Could a more vigilant public have prevented the Boston Marathon bombing?
Joe Lieberman testified in Congress that better coordination between federal and local law enforcement or a tip to police from someone who knew of Tamerlan Tsarnaev's views could have prevented the bombing.
Former US Sen. Joe Lieberman argued Tuesday that the Boston Marathon terrorist attack could have been prevented by greater public vigilance on the part of citizens acquainted with the alleged bombers.
He said better coordination between federal and local law enforcement also might have enabled authorities to head off the deadly attack.
“In this case there were people who clearly could have prevented the massacre at the marathon by just saying something,” Mr. Lieberman, the former chairman of the Senate Committee on Homeland Security and Government Affairs, told the House Homeland Security Committee.
He pointed to the friends, family, and acquaintances of Tamerlan and Dzhokhar Tsarnaev, the brothers who allegedly planted the bombs and were later responsible for the shooting death of a police officer.
“Leaders and members of the Boston mosque that threw Tamerlan out because of his extreme views could have said something to the police and even done something to counter his radicalization,” the former independent Senator from Connecticut told the hearing.
Lieberman acknowledged that preventing the attack wouldn’t have been easy, but he asserted that it might have been possible.
His statements amounted to a passionate call for Americans to engage more fully with the “if you see something, say something” slogan that citizens see in places like subway stations.
And, amid efforts to identify any security failures and learn lessons from the bombing, his remarks put the focus on local action, not just questions of intelligence sifting at the federal level.
Boston Police chief Ed Davis, who also testified at the Thursday hearing, echoed some of Lieberman’s concerns but was cautious in comments about whether the terrorist actions could have been prevented.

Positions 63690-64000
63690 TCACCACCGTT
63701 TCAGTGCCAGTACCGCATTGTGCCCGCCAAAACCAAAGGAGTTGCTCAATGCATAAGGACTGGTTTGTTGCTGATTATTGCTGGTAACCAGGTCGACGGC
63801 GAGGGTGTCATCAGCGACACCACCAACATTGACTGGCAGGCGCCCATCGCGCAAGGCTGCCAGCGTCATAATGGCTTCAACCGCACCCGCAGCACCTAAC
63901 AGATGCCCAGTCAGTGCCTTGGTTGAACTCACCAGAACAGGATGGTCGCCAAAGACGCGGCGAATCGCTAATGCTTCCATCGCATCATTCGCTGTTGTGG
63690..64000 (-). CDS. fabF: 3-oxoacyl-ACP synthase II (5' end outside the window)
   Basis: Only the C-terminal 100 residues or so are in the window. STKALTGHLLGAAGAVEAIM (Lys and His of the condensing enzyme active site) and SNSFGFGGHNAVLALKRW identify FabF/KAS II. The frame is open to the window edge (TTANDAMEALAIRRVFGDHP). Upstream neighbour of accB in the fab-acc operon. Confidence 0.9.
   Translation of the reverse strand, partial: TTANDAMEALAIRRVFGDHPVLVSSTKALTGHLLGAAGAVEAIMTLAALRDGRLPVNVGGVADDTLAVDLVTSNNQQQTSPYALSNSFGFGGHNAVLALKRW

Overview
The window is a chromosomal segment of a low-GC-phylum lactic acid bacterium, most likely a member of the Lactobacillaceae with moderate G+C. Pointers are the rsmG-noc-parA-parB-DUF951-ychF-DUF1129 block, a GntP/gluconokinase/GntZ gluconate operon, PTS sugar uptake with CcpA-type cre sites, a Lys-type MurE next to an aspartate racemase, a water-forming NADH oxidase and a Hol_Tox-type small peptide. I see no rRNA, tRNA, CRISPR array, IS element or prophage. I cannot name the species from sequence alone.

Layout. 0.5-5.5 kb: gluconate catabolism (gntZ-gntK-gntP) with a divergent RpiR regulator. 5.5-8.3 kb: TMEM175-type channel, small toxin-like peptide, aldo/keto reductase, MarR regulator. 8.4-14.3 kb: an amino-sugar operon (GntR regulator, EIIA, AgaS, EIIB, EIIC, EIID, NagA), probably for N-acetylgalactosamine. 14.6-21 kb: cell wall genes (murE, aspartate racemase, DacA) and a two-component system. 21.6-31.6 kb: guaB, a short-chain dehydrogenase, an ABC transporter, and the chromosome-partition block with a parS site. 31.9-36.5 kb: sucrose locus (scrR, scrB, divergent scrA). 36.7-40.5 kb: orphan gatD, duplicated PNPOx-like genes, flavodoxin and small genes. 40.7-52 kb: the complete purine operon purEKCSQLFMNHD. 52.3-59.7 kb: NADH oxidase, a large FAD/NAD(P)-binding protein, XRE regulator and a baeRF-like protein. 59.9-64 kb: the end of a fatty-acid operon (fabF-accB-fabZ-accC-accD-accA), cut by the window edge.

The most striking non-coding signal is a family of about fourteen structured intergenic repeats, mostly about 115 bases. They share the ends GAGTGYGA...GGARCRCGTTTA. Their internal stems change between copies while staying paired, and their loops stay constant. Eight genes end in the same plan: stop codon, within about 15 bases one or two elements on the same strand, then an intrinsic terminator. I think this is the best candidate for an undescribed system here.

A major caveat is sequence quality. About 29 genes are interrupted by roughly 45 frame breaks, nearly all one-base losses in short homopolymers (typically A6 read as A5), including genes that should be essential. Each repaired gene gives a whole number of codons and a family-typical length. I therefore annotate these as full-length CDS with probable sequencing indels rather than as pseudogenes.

“We certainly need to enlist the community better,” Commissioner Davis said. “There’s no computer that’s going to spit out a terrorist’s name. It’s the community being involved in the conversation and being appropriately open to communicating with law enforcement when something awry is identified.”
That cooperation, more than technology or bomb-sniffing dogs, “should be our first step,” he said.
Rep. Mike McCaul (R) of Texas, who chairs the Homeland Security Committee, asked Davis whether his department had received word from federal officials about Tamerlan Tsarnaev visiting Dagestan in 2012, viewing jihadist websites, or being on a watch list of potential terror risks.
Davis said neither Tsarnaev brother had come to his department’s attention prior to the bombings.
“We would have taken a hard look at these individuals,” he said, if such information had arrived. But he said it’s unclear if "we would have done anything differently."
He noted that the FBI, after receiving a query from Russian authorities, interviewed Tamerlan Tsarnaev but saw nothing suspicious.
Lieberman called the federal failure to share information about Tamerlan Tsarnaev with local police a “serious and aggravating omission.”
Representative McCaul called it a lapse that “defies why we created the Department of Homeland Security in the first place."
Erroll Southers, a homeland security expert who appeared at the hearing, said Americans must balance vigilance with mutual trust and respect for the rule of law. “Singling out a person or entire community as suspect based on anything other than fact undermines the community cohesion we need to counter the persistent threat,” he said in his prepared testimony.